On mass transit and active transport

I recently gave a talk on transport in the new normal. There are a lot of materials that you can refer to if you want good visuals for a presentation. It helps to capture the attention and maybe the imagination of your audience, which in this case was varied. While I assume many to be in the physical, chemical & social sciences, and engineering, I knew that there were also people from media and those who were just interested in the topic. And so I made sure there were a lot of infographics mixed in with bullet points to drive the message clear about mass transit systems being the backbone of transport in highly urbanized cities, conventional transit like buses and jeepneys supplementing and complementing these, and active transport enabled and encouraged as a safe option for many.

I wasn’t able to include the following graphic shared by a friend advocating bicycle use especially for work and school trips. The following graphic comes from TUDelft, which is among the major universities in the forefront of research in transit and cycling. Clicking on the graphic will take you to their Facebook page and more links to their programs.

 

Note the essential information relating bicycles and transit in the graphic. Do we have similar data in the Philippines (or at least for the National Capital Region)? I hope this stirs interest for research work. There are a lot of topics to take on including even data collection to capture the information required for substantial studies on cycling, transit and their relationship.

On unlocking the potential of shared transportation

Here’s a quick share of a very nice article that’s very informative and therefore useful to people seeking to tap into the potential of shared transportation to help alleviate transport woes in their cities and towns:

Miller (2019) “9 Ways Cities Can Unlock the Potential of Shared Transportation”, Medium.com, https://medium.com/frontier-group/9-ways-cities-can-unlock-the-potential-of-shared-transportation-66a53b2c841 [Last accessed: May 3, 2019]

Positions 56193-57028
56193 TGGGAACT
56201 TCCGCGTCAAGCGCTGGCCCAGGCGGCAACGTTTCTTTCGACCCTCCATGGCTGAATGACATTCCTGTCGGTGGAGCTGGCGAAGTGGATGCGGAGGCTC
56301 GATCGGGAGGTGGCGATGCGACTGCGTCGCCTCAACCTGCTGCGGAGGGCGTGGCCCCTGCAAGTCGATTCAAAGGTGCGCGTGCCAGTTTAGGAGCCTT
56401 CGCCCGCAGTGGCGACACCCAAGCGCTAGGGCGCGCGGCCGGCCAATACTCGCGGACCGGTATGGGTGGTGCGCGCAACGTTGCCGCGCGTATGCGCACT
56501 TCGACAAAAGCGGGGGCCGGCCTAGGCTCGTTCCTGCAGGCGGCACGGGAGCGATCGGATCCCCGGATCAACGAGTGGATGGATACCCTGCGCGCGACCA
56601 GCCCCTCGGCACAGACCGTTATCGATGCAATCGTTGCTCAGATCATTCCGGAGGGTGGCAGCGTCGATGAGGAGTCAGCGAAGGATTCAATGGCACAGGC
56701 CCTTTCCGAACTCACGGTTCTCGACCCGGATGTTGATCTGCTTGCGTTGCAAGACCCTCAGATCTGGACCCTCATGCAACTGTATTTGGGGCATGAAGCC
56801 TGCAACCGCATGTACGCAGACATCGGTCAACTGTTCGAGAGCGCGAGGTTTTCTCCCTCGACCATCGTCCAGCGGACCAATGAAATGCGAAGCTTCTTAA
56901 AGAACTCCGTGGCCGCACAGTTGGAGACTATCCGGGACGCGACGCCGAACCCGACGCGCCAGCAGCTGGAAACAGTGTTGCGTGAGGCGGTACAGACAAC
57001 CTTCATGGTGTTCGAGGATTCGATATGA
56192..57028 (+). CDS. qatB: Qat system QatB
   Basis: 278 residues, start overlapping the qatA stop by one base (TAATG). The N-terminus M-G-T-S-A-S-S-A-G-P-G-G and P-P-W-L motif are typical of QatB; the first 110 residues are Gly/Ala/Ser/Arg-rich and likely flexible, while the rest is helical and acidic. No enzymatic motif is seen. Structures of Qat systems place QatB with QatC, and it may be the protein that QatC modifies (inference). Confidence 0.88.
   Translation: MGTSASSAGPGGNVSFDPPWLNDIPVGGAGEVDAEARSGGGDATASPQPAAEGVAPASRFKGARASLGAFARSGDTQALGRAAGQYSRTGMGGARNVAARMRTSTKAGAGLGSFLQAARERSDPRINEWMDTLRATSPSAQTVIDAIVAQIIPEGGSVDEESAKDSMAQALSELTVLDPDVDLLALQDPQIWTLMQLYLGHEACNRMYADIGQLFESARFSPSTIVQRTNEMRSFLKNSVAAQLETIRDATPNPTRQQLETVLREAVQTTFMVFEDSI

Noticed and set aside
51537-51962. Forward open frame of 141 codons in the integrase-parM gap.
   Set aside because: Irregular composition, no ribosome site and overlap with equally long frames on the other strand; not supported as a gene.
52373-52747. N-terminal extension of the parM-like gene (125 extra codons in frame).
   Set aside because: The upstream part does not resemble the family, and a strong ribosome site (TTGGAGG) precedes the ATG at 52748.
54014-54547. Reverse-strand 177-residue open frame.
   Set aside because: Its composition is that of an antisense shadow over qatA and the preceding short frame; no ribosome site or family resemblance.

So far, we only have few examples of shared transportation in the Philippines. These include a few bike shares in Metro Manila and does not count ride-hailing/ridesharing, which we now know is not really a sustainable form of transport.

Article on sustainable transport’s role in “saving the world”

Here is another quick post on another article I am sharing showing the importance of sustainable transport:

Milner, D. (2019) How sustainable transport can save the world, medium.com, https://medium.com/@djjmilner/how-sustainable-transport-can-save-the-world-f2f64517dc52 [Last accessed: 4/9/2019]

It goes without saying that sustainable transport has a lot of potential for helping mitigate climate change and other issues but much is expected of our leaders for policies and program & project development & implementation towards achieving sustainable transport in our cities and municipalities.

Article on the “Boring Company” and the reinvention of transportation

Here’s another quick post where I share this interesting article on Elon Musk’s Boring Company. Central to the article is the notion that certain things related to transportation needs to be reinvented. This was written in March last year. To quote from the article:

“The Boring Company is emblematic of the Silicon Valley conviction that everything must be reinvented, literally: Airbnb is building a hotel, Uber is moving closer to operating like a bus service, and Elon Musk is slowly inventing the subway all over again…”

Here’s the article:

Marx, P. (2018) Can we please let the Boring Company die already?,” http://www.medium.com , https://medium.com/radical-urbanist/can-we-please-let-the-boring-company-die-already-8562067adc1b [Last accessed: 01/11/2019]